Lung cancer is one of the leading causes of cancer deaths by almost 20,000 patients a year. Past studies have shown women are more likely than men to develop adenocarcinoma, a subtype of lung cancer. Women who have never smoked are also more likely to develop lung cancer than men who have never smoked.
Whether women are more susceptible than men to the cancer-causing effects of tobacco smoke is debatable. What is not debatable, is that lung cancer is a biologically different disease in women. Researchers say the increase in female smokers is only one cause of the rise in lung cancer , Genetic, metabolic and hormonal factors are all important to the way women react to carcinogens and lung cancer .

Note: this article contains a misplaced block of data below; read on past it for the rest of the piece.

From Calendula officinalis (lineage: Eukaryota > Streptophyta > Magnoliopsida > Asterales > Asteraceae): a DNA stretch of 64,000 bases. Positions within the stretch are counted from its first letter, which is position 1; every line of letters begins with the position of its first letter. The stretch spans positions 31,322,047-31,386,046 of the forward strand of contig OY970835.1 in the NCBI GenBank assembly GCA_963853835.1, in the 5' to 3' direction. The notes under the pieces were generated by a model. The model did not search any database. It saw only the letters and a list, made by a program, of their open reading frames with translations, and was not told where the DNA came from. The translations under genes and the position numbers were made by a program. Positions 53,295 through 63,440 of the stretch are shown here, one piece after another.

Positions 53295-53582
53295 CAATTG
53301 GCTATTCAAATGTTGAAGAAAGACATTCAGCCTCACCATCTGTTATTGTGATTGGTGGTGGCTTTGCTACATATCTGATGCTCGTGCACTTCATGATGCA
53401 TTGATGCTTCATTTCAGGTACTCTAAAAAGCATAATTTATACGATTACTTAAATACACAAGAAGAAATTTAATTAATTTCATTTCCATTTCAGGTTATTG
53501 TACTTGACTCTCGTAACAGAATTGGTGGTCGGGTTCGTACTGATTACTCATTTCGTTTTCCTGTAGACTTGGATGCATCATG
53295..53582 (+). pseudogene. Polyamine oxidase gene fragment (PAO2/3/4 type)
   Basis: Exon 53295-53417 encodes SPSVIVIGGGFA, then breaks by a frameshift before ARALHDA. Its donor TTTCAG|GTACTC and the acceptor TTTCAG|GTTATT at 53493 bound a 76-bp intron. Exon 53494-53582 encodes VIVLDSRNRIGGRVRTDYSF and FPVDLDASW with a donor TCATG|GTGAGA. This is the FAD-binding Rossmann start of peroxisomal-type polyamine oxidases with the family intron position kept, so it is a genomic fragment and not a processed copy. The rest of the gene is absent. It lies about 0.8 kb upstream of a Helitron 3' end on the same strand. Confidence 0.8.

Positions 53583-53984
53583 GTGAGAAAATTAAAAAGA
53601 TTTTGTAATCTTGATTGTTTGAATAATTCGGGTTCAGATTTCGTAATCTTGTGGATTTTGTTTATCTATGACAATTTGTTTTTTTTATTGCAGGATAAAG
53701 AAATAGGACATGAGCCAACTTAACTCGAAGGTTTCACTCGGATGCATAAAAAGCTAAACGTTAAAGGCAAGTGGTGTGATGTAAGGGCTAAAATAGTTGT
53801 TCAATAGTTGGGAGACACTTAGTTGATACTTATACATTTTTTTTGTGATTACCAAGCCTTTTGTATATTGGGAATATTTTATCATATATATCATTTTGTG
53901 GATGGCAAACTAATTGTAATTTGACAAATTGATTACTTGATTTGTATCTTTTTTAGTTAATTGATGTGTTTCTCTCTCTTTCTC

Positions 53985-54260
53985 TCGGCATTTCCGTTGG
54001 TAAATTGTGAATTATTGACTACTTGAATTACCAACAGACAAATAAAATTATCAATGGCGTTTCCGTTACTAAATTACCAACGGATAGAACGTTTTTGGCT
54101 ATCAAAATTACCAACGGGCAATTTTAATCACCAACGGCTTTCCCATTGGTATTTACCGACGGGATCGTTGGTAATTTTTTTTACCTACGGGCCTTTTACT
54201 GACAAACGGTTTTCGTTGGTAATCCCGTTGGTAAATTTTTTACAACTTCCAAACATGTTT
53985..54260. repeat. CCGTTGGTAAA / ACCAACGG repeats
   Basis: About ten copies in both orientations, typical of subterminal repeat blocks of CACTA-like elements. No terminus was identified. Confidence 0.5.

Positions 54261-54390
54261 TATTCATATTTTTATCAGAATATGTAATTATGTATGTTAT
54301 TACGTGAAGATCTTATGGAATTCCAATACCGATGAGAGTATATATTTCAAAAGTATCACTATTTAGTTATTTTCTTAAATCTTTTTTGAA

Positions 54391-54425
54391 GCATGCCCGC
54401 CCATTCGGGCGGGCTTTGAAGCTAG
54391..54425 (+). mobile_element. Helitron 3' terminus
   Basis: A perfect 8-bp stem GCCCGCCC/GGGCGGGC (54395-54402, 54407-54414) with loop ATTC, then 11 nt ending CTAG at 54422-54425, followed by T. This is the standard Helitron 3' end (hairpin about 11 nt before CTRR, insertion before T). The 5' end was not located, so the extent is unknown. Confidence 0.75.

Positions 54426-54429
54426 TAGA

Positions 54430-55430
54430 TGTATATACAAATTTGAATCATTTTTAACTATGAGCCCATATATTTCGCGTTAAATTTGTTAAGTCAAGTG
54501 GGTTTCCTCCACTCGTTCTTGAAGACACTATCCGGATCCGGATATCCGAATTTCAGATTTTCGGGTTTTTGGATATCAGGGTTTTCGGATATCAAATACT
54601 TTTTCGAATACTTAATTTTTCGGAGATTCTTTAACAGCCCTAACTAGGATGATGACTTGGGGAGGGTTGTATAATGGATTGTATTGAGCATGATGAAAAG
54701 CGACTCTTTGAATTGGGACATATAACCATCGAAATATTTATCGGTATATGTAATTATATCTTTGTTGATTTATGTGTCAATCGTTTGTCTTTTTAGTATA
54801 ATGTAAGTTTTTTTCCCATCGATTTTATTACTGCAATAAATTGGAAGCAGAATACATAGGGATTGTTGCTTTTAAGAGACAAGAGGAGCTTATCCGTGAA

Researchers also say evidence suggests these differences are partly due to estrogen. Studies have shown an association between estrogen replacement therapy and adenocarcinoma. In addition, lung cancer cells have been found to have more estrogen receptors on their surface than normal lung cells.
Researchers say more emphasize and importance needs to be given , to prevent this situation from repeating in developing countries by implementing effective tobacco control measures.